Americans are still trying to figure out a system of punishment that is both cost-effective and rehabilitative. Daniels’ recent proposal to reform the justice system in Indiana is the sort of system that the rest of the country should take note of. His plan will give judges the flexibility to set their own sentences for non-violent offenders and encourage rehab for drug offenders instead of jail time.
The expected cost savings to the state could help alleviate serious economic woes.
Additionally, Daniels’ plan would encourage local communities to handle minor criminal offenders in their local jails, keeping people out of more expensive state prisons and decreasing the likelihood that the prisoners will re-offend.
His plan would also expedite and reform the bureaucratic parole process in Indiana, allowing well-behaved, non-violent prisoners to be released and reintegrated into society at an earlier point in their prison terms.
The number of inmates in Indiana prison systems has grown 41 percent since 2000 — nearly three times the national rate — and this despite a steady decline in the number of inmates being re-incarcerated over the last three years.
The majority of this growth came from nonviolent offenders, principally people being incarcerated for drug crimes.
The cost of this rise in prisoners is very high. Hoosiers continue to pay nearly $20,000 per year per inmate to house almost 29,000 inmates. To put that in perspective, the undergraduate population at IU is 32,367, and the annual tuition and fees for an in-state student is $9,028. It costs taxpayers more to send a man to prison for a year than it would to send him to IU.
A recent study by the Council of State Governments indicated that Indiana’s prison population would rise a further 21 percent by 2017 if no reform was enacted, which would cost the state an extra $1.2 billion in an already tight economic period for state governments. Daniels’ reform program would save the state the vast majority of that money, with a price tag of about $20 million that is meager by comparison.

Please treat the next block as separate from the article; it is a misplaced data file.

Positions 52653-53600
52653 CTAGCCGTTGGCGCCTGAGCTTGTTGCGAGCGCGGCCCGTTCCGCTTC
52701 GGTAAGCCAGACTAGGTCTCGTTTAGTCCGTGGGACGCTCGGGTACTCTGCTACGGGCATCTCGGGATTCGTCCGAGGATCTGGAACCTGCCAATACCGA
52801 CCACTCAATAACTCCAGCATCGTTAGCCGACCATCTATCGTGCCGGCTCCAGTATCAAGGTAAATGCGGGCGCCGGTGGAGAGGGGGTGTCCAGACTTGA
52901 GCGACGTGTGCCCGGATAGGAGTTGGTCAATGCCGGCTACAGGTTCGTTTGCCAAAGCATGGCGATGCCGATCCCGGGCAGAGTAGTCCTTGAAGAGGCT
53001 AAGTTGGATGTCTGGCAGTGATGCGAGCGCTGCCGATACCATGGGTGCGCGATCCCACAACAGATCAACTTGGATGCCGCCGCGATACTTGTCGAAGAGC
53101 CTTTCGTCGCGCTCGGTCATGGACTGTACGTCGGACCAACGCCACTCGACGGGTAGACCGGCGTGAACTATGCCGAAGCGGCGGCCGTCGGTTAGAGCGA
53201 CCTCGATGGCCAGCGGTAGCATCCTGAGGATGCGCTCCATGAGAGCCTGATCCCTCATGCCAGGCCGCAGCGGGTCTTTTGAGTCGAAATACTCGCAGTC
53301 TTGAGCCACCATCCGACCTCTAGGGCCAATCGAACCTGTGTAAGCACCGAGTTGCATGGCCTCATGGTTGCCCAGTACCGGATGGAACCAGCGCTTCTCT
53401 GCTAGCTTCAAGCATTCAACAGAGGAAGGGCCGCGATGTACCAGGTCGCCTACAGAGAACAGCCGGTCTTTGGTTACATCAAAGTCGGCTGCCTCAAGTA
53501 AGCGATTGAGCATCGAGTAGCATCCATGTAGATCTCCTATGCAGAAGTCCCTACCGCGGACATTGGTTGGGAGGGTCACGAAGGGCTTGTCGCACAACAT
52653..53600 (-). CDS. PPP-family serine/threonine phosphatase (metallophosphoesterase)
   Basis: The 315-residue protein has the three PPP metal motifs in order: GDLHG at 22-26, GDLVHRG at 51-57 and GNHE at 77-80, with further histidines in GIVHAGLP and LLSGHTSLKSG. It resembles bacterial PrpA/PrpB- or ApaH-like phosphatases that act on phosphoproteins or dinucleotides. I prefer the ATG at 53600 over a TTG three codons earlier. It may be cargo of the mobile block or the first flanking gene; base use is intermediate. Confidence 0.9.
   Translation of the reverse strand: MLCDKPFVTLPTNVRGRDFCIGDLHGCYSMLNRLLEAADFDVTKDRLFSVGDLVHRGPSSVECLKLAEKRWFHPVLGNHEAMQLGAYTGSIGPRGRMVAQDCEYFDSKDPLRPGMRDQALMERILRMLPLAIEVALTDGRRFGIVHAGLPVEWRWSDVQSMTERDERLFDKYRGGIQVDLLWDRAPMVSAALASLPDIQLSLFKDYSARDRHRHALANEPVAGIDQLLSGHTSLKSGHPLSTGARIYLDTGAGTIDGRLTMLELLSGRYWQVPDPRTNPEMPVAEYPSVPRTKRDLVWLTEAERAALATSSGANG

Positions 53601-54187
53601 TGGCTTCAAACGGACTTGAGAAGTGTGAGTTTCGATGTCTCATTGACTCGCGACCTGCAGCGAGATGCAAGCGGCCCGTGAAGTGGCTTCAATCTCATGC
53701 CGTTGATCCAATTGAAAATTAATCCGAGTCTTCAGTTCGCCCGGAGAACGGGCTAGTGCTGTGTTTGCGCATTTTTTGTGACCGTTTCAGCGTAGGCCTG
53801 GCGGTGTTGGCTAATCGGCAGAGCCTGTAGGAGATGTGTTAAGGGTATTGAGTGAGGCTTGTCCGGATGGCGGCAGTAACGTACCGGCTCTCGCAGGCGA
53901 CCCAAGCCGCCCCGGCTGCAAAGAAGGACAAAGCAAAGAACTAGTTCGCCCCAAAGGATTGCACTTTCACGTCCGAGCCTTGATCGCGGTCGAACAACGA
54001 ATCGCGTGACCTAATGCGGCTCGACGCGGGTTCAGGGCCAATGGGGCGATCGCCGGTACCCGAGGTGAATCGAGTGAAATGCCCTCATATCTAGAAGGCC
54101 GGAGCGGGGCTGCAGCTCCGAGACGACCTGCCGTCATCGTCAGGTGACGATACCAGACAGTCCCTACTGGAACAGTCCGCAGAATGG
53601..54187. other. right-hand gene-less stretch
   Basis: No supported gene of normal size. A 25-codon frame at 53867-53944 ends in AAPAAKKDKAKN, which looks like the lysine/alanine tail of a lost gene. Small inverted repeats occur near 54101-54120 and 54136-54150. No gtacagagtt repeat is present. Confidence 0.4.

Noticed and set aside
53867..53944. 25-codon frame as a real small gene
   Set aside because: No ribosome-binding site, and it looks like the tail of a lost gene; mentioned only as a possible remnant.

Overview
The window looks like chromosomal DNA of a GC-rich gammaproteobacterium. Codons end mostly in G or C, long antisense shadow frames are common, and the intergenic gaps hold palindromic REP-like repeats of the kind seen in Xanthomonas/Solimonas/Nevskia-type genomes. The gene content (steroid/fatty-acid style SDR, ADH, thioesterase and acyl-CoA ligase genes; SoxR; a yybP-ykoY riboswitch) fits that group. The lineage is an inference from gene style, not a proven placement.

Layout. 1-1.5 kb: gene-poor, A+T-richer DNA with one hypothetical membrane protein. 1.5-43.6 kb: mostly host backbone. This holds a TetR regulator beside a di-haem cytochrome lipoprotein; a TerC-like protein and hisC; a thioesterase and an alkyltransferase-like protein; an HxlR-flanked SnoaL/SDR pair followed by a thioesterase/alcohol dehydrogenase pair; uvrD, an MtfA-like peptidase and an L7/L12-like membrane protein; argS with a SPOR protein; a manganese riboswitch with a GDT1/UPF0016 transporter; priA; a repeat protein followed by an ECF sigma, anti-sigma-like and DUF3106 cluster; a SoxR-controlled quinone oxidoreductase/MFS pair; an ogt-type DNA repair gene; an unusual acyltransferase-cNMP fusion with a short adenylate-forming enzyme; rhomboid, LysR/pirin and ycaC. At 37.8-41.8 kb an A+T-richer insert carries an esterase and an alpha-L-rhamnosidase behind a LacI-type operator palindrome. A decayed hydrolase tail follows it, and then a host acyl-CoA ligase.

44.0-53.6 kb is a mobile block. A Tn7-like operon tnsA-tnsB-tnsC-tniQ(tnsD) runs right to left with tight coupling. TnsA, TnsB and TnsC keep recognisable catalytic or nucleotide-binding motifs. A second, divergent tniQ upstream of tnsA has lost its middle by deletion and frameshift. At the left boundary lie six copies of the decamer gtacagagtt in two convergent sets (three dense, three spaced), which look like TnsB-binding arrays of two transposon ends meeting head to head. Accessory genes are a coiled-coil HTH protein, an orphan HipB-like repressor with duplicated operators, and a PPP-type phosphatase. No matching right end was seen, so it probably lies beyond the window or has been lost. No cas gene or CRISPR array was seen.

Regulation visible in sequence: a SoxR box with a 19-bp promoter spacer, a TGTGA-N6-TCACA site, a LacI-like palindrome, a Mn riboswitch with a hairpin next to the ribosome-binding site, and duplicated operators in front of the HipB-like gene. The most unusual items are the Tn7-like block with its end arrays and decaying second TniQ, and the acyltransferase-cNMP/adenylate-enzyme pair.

In a time when the majority of states across the country are facing serious budget shortfalls, this plan deserves serious attention from states across the country.
If California had adopted a similar plan, it may not have had to release potentially dangerous prisoners early last year because its prison system was so bloated.
States should adopt comprehensive prison reform plans now to avoid this sort of problem later.
The justice system is about both punishment and rehabilitation, and as a society, we’ve spent too much time focusing on the punishment. It has cost us financially and not made us a safer society. Daniels’ prison reform efforts are not perfect, but the law is an imprecise thing.
These new reforms do raise new concerns: Will cities be able to handle the influx of inmates in their jails? Will this encourage prosecutors to push for federal cases in situations they might have taken otherwise?
These concerns are serious, but they do not outweigh the benefits, both from a societal and cost-savings perspective, that passing Daniels’ reforms would bring.
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